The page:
1 But false prophets also arose among the people, just as there will also be false teachers among you, who will secretly introduce destructive heresies, even denying the Master who bought them, bringing swift destruction upon themselves. 2 And many will follow their sensuality, and because of them the way of the truth will be maligned; 3 and in their greed they will exploit you with false words; their judgment from long ago is not idle, and their destruction is not asleep.
My wife Jeannette and I recently spent several relaxing days in northern Ontario with Bill and Marilyn McRae.45 During our visit, I installed sensor lights to come on automatically as they approached their cottage. When I removed the existing light fixture, I discovered some of the insulation from the electrical wires was missing. When I removed a piece of the siding to gain better access to the wires, I was greeted by a little black head peering over the siding. At first I thought it was a mouse, but when it screeched and spread its wings, I knew it was a bat. Indeed, several bats tumbled to the deck, creating quite a commotion especially with our wives. Although I had not realized it, those little creatures had crept in unnoticed, nibbling away at the wiring insulation and creating a very real unseen hazard.
Peter writes in the second and third chapters of his epistle about the unseen danger of false teachers who arise within the church. Such teachers are often unrecognized, especially in their earliest forms, partly because they profess to share a “like precious faith.” Yet, they secretly introduce false teaching, teachings which are destructive to themselves and to all who follow them.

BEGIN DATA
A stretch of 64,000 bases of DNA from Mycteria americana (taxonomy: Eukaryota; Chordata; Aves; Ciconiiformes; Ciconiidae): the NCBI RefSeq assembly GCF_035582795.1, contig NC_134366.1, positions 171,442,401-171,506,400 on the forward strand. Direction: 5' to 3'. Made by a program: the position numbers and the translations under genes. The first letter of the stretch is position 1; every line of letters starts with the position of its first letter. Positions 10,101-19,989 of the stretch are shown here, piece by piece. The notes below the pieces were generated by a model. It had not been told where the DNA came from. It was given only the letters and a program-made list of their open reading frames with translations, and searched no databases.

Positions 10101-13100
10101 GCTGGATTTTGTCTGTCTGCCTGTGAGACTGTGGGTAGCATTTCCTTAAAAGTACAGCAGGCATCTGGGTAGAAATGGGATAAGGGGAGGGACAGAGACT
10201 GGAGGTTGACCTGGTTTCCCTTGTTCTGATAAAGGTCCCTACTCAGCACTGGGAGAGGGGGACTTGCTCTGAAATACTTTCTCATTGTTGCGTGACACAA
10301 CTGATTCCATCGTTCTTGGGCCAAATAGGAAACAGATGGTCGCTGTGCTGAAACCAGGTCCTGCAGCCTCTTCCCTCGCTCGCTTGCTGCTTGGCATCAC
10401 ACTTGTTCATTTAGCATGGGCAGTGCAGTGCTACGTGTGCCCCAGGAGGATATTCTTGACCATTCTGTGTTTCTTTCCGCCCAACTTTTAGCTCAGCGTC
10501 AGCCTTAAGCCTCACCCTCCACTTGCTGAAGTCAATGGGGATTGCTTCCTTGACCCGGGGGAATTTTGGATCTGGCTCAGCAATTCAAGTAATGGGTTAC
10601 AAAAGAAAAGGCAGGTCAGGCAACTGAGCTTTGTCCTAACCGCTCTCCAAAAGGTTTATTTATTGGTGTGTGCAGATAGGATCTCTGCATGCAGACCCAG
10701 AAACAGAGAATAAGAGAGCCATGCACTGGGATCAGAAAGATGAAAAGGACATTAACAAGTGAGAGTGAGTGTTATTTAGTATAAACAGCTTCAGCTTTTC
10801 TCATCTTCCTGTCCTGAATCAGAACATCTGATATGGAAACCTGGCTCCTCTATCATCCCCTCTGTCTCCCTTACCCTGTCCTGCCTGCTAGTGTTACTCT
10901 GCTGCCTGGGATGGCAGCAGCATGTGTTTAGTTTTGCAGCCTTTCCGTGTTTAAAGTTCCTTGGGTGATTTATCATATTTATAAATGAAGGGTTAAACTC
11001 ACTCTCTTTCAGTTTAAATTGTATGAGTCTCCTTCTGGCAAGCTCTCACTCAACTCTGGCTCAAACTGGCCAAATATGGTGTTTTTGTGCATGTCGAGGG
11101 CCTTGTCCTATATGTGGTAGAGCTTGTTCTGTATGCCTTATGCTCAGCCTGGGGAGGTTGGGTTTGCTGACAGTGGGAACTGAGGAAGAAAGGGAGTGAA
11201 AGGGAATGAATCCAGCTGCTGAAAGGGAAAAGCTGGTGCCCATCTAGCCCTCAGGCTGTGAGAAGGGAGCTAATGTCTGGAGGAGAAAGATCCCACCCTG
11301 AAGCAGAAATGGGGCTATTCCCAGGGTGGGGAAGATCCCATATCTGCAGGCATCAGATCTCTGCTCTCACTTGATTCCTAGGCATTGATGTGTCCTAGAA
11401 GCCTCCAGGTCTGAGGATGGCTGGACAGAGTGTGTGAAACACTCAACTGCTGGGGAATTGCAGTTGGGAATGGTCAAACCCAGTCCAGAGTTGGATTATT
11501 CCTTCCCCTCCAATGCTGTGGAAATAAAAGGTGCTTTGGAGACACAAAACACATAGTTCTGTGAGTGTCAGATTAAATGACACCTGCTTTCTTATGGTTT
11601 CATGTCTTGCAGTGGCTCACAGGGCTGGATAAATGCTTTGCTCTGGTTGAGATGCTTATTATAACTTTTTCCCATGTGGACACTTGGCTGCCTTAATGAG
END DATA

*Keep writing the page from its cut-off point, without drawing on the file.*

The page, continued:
When we think of “false teachers,” our minds immediately turn to false religions or the cults. We think of a man like David Koresh whose bizarre teachings resulted not just in his own death, but the fiery death of scores of men, women, and children at his Waco compound. False teachers do prey on the church from without, but they can also arise from within (compare Acts 20:28-30). These are the “false teachers” Peter warns us about in his second epistle.
These two chapters in 2 Peter very closely parallel the teaching which we find in Jude. Jude therefore provides an illuminating commentary on the Book of Second Peter. As we study chapters 2 and 3 of 2 Peter, we will refer to Jude’s epistle.
False teachers and their teachings have always posed a danger to those in the household of faith (and those outside as well). After Israel’s exodus from Egypt, God warned that false prophets would arise: